Alternatives need to be thoroughly examined

Against this backdrop, Mr Dombret called for a thorough review of alternatives to the Commission's proposals. In his opinion, it is particularly important not to lose sight of the main objective, which is to protect customer deposits and thus prevent a potential run on the banks. "In the vast majority of cases, national deposit guarantee schemes are adequate for that purpose," Mr Dombret explained. Only when a systemic crisis arises that threatens to engulf the entire financial sector, is a national scheme unable to cope. He voiced his doubts over whether the proposals by the European Commission are the best way of averting such risks. "Indeed, some distinguished economists believe that a European reinsurance system would be just as effective - and more efficient to boot," Mr Dombret noted. It would be equally conceivable to do away with a European fund altogether and permit mutual lending among the national systems. Both approaches would ensure that problems that can be fixed nationally remain in national ownership, Mr Dombret added.

National protection schemes are threatened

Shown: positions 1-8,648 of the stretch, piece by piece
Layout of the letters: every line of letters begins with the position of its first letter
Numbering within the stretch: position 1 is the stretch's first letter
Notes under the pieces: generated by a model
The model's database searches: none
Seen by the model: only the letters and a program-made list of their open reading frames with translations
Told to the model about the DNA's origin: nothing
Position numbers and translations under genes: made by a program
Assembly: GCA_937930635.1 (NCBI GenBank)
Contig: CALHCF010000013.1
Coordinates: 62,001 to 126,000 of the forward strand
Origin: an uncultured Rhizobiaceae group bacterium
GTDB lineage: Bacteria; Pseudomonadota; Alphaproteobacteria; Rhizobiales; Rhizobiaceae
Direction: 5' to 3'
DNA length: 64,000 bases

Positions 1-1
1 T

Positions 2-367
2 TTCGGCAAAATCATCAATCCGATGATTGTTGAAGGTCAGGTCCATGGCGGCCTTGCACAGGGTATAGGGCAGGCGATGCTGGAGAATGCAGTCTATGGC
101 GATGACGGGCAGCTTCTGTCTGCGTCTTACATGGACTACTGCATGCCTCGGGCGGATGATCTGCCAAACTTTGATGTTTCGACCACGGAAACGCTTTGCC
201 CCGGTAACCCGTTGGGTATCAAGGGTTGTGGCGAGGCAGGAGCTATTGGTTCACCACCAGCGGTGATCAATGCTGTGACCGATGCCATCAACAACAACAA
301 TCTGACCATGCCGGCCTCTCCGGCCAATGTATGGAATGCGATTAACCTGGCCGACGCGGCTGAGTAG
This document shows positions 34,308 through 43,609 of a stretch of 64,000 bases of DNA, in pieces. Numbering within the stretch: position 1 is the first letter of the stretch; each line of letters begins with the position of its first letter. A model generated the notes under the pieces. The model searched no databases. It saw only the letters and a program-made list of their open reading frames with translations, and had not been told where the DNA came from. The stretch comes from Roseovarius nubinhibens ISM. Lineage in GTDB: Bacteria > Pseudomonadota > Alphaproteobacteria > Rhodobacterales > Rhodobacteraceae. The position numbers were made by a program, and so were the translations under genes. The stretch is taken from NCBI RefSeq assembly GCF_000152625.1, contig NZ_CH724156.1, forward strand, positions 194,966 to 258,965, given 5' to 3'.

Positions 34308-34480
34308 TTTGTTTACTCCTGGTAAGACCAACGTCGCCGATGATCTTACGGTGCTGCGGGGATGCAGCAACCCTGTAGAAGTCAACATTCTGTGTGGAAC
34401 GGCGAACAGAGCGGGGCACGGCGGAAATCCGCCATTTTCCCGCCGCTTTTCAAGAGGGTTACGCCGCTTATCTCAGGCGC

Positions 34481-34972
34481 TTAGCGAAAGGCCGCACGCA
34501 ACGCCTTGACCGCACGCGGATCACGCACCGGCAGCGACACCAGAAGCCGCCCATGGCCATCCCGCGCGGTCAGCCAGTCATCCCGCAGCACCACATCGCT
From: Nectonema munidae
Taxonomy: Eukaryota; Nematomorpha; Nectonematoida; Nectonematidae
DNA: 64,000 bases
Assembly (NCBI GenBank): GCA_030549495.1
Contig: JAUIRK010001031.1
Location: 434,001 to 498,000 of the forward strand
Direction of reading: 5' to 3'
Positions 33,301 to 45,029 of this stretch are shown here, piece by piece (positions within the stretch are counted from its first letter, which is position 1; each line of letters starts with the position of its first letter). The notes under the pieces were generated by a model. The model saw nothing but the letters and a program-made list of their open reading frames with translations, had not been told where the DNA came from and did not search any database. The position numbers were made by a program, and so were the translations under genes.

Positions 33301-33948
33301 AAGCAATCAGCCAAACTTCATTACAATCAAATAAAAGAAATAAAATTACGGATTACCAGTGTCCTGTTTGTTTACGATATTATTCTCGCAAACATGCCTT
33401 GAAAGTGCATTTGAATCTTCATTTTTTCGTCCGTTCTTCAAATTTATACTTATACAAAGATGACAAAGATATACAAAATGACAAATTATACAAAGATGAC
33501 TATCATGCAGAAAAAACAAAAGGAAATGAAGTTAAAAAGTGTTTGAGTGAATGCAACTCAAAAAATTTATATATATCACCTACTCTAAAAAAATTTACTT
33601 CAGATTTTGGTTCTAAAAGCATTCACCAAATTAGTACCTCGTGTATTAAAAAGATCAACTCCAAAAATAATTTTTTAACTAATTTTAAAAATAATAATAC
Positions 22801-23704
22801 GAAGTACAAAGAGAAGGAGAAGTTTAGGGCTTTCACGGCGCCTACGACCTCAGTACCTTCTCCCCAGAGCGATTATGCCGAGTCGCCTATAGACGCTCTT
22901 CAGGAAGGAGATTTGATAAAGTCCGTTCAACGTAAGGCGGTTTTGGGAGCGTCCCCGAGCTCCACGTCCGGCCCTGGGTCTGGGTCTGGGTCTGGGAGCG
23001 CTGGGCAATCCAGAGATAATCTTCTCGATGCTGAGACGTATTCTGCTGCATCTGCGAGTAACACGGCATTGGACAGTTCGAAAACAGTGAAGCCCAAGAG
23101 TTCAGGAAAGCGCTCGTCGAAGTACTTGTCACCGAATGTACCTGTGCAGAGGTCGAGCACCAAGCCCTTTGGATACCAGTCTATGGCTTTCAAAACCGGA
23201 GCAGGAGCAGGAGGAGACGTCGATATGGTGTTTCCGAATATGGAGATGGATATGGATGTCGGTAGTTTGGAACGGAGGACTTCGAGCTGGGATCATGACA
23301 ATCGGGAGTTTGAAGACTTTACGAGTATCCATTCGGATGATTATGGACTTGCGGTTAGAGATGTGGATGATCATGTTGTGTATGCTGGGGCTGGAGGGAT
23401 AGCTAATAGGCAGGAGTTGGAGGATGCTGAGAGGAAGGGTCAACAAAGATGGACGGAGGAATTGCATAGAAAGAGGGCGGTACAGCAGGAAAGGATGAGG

Dombret also expressed his concern that implementing the Commission's plans could endanger the existing national protection schemes, which include the voluntary deposit protection offered by the private commercial banks and the institutional protection schemes in the savings bank and credit cooperative sectors. The Commission's plans require all institutions, without exception, to pay into the European insurance fund, ie including those that are already members of such a national protection facility. "In other words, if institutions are members of a protection facility that makes a payout event less likely, they will effectively be paying into a fund they might never need to tap in the future," Dombret explained. This is raising concerns, especially in the savings bank and credit cooperative sectors, that the European insurance scheme will undermine the balance between what institutions contribute and what they stand to get in return. Well-considered economic ideas are needed, he said, to preserve the added value of pre-existing protection schemes. "One possible option could be to suitably incorporate the actual risk of participants in an additional protection facility defaulting into the calculation of their contributions to the European deposit insurance scheme", Mr Dombret reasoned.